* Seeking the well-being of colleagues: It is important that people in a team feel good in their working environment. Emotions such as anger or sadness absorb all the attention of individuals and hinder them from attending to work situations optimally.
Today, many organisations and companies strive to create and maintain pleasant environments. Be it through strategies that reshape organisational culture to foster creative environments and relationships, or simply through small gestures that boost the wellbeing of their team members, the leader will play a crucial role in inspiring, managing conflict and fostering teamwork. In this respect, the leader will have a crucial role to play in inspiring, managing conflict and fostering teamwork.
* They show their vulnerability when it is convenient. Leaders, despite the responsibility they carry, are people who feel, who sometimes make mistakes and need help. Showing your true self increases the group’s identification with the leader, increases levels of trust and generates positive states in the rest of the colleagues, as we saw in this article.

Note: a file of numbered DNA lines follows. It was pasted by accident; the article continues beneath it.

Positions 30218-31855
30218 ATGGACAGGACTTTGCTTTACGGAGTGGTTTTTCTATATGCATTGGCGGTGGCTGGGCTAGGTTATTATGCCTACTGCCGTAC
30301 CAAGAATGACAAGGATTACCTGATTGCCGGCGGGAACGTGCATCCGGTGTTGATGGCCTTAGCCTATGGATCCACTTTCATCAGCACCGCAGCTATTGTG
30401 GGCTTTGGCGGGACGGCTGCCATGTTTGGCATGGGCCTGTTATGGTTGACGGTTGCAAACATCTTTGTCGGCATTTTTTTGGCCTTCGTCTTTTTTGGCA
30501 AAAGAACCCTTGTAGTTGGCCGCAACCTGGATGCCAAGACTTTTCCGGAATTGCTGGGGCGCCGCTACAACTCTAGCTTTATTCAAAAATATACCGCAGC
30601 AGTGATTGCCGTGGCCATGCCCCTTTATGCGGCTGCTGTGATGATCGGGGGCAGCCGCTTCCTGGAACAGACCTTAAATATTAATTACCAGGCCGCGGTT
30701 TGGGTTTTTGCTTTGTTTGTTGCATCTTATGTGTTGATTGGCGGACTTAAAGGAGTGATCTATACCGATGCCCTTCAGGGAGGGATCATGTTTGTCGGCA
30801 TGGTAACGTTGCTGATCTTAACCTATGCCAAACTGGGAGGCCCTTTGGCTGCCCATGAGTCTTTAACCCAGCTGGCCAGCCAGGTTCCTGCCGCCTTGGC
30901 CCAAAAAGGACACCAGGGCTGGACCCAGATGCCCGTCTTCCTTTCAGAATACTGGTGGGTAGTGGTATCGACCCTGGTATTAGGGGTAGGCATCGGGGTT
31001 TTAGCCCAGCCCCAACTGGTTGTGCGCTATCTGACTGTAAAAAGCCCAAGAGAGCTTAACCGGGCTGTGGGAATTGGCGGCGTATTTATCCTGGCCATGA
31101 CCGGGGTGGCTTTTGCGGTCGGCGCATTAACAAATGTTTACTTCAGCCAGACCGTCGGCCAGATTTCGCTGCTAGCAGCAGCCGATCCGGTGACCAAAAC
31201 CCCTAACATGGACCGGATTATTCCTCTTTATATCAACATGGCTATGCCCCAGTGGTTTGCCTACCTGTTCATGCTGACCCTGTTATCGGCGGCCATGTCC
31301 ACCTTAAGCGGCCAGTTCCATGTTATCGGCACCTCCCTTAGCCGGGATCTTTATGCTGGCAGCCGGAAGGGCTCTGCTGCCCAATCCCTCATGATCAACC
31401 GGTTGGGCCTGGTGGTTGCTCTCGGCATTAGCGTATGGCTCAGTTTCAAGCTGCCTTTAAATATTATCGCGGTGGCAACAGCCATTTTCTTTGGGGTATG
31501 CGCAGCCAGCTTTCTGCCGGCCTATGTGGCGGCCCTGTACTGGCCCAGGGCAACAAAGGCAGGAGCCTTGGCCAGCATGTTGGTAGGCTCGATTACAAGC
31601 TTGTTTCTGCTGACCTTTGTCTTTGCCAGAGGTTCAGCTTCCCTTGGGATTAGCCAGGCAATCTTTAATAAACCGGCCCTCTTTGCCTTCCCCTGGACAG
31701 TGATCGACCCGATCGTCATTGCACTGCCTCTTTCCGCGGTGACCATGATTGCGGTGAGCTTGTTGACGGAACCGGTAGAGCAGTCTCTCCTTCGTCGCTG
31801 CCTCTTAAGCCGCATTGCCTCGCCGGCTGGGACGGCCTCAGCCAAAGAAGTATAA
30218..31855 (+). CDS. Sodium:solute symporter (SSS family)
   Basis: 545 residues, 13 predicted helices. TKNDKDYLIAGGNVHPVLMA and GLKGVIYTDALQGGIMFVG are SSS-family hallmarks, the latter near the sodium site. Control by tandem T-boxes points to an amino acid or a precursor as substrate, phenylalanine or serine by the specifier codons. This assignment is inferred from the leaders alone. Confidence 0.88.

* Communication plays a crucial role. In emotional leadership, the way in which we address our team, whether by message, video call or in person, will have a big impact on the emotional climate we generate.
A misunderstood or inappropriate tone can damage the relationship between two individuals or affect the work performance of the team. However, this point also includes the ability to convey difficult comments or criticisms in an appropriate and empathetic way as a group leader.